They have a switchable 10 dB pad in the head, before the preamp, so you use them in some extremely loud situations with distortion occurring.  Though having to unscrew the capsule to reach the switch is a bit of an inconvenience.

The bad

The use of a special battery was a bit annoying, at first.  They weren't cheap, though did last for a very long time.  Later, the battery became unavailable, so even more annoying, and I had to make up batteries by taping button cells together.  Not being phantom powerable is a bit limiting, but it was very easy to convert them.

The windscreen/pop-filters soon became loose, and were prone to sliding off.  I've had to glue the plastic framework back together a few times, but the rubber grippy strips that's supposed to hold them on don't grip tightly enough, and are too slippery.  The foam windscreen cover for the shotgun mike eventually deteriorated after about twenty years, so I've got to find a replacement for it.  I was fortunate to discover this before it dissolved into goo and got into the mikes.  So if you've got boxed up shotgun capsules, you want to carefully inspect them.

The box they come in wasn't set up very conveniently.  You have to remove the wind/pop filter to put the mike away, leading to the filter becoming sloppy very quickly.  It would have been better to be able to put the mike away still fully assembled.  These days I keep them in a plastic toolbox that is big enough for that, and to hold various accessories.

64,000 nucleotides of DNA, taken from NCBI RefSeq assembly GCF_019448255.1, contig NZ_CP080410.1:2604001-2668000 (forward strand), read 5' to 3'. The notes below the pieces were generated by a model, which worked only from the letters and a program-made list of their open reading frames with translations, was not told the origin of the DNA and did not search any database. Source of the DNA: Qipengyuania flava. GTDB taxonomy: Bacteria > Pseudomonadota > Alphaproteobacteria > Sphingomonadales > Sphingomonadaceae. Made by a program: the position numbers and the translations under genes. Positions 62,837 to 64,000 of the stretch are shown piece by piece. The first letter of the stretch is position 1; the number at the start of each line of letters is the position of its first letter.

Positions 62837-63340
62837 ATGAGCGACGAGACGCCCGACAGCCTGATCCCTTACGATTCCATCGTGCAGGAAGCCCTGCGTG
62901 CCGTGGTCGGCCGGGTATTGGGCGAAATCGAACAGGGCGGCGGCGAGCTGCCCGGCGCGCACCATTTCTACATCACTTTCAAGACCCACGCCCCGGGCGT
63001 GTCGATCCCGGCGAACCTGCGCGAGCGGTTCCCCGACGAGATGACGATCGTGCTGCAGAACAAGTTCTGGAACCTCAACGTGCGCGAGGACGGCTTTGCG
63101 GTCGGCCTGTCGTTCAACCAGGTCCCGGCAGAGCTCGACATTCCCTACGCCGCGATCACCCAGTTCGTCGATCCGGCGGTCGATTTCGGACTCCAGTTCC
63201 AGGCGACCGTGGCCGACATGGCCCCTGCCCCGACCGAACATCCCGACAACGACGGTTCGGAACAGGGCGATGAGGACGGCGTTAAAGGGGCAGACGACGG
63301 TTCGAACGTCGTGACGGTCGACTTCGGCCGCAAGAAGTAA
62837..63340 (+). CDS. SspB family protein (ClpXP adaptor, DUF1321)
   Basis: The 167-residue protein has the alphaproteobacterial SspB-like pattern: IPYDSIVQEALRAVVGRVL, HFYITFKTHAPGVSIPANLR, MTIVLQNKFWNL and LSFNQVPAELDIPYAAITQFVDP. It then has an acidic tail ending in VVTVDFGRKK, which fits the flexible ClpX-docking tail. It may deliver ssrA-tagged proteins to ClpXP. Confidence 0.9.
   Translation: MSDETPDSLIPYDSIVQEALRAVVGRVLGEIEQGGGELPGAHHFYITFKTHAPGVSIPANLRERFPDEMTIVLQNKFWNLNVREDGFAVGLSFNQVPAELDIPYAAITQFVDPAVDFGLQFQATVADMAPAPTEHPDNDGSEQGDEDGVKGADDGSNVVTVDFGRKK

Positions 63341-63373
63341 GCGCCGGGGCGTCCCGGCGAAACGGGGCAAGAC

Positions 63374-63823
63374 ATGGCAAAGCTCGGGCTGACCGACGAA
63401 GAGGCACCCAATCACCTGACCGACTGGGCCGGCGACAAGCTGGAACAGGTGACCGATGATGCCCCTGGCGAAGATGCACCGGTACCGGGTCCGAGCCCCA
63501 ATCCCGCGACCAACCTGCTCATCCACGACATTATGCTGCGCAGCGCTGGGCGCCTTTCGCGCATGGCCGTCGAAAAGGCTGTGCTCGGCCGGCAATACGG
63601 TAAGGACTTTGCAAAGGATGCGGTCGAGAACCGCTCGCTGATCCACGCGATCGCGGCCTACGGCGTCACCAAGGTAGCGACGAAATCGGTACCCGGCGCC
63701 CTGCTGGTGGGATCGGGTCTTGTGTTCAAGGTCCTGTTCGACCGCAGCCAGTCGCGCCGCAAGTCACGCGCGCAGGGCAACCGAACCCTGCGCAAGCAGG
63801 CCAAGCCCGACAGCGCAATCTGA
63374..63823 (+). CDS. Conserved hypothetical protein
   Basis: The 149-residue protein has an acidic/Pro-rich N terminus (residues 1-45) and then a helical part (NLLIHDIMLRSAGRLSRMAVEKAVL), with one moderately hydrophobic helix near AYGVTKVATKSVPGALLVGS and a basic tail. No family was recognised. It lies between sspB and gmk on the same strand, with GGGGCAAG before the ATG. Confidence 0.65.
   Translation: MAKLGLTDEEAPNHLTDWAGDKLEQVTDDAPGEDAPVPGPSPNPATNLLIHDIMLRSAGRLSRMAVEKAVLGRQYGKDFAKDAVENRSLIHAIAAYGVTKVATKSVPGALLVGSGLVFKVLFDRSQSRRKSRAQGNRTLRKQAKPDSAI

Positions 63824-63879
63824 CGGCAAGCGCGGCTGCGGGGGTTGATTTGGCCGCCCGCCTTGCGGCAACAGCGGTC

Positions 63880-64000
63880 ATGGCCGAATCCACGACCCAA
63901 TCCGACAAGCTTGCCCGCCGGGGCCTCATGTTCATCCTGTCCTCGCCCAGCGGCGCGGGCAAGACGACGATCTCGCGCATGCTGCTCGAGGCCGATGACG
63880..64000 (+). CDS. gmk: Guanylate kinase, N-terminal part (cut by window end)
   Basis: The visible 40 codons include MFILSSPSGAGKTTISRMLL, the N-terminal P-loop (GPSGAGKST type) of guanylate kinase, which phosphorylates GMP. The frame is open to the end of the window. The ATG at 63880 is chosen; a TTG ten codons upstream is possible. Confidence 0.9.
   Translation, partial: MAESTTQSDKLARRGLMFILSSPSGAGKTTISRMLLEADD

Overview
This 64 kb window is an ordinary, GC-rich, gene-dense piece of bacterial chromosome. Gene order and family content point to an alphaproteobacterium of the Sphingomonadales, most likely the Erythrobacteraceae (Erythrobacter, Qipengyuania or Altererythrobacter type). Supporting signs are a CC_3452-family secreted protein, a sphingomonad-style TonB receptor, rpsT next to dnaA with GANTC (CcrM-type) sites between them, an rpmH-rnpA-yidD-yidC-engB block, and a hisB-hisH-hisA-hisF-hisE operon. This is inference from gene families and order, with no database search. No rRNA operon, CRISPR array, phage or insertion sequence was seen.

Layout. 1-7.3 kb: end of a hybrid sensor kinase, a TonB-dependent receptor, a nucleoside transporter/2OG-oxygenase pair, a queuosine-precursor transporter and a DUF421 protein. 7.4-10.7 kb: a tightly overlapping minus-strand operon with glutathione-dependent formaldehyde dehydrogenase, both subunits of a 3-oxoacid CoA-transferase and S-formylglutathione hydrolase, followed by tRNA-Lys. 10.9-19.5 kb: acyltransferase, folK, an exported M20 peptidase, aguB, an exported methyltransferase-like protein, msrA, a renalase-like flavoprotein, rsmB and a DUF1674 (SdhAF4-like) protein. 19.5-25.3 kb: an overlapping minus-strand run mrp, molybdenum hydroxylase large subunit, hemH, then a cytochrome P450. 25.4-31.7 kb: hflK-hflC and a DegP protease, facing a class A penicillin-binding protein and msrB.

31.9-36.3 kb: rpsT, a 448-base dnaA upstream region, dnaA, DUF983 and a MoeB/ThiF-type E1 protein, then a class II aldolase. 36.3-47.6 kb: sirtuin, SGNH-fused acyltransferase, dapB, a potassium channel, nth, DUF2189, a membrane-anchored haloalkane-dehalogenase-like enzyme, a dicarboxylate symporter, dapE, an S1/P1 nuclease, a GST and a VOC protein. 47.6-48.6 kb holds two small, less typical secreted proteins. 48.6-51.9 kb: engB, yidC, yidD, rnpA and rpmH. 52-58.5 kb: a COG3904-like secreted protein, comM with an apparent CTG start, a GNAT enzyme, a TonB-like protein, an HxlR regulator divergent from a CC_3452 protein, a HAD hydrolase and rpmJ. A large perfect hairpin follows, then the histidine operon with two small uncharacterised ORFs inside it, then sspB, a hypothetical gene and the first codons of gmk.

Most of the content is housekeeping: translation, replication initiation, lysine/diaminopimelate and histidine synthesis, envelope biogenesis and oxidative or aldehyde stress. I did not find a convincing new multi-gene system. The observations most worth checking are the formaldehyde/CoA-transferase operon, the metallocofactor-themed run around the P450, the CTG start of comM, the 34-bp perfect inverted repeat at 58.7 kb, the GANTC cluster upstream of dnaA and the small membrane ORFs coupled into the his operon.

The shotgun mike is very long, much longer than the usual mike blimp windcages, so I've never bought one for it.  I'm in two minds as to whether to try and find a super-long one, or buy a newer mike that fits the usual windcages.  I've had to use them on a few occasions where the original foam windsock just wasn't good enough to stop wind noise.

The mikes are quite narrow, so need a special clamp to hold them, or need packing around them to fit larger ones.

The mikes have no anti-shock mounting, so handling noise is very noticeable (although they're not meant to be hand-held mikes).  Likewise for noise mechanically transmitted through the stand.  I've made shockmounts, and bought third-party generic ones to deal with that issue.

If you have to move a directional mike around, such as one mounted on a camera, or using a roving mike, you do hear the accoustics of the background sound change quite noticeably.  All directional mikes suffer from that, but it was surprisingly prominent with these mikes.

When I first bought my mikes, I tested one mike first, bought three when I was happy with it, and bought a couple of shotgun capsules.  One of the shotgun capsules was a bit naff, so I sent it back for a replacement.  The supplier sent me back my original mike as the replacement (there was a telltale internal scratch, and it came back in a box with my gaffer tape on it).  I wasn't pleased by the attitude of returned rejected goods being fobbed off unto another customer (the same customer, in this instance).

Summary

I suppose the ultimate comment about them is that I've used them for almost thirty years, and not wanted to replace them.  Over that time I've compared them with other mikes, and have never been displeased by mine's sound.


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Introduction
behringer MDX2600 compressor
behringer UMC404HD interface
beyerdynamic headsets
Digitech AR-1753 DAB+ radio
Hammond 123J3 SX-U90
Nakamichi CM300 microphones
RØDE SM5 shotmount
Sennheiser headphones
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Technics SX-U90 organ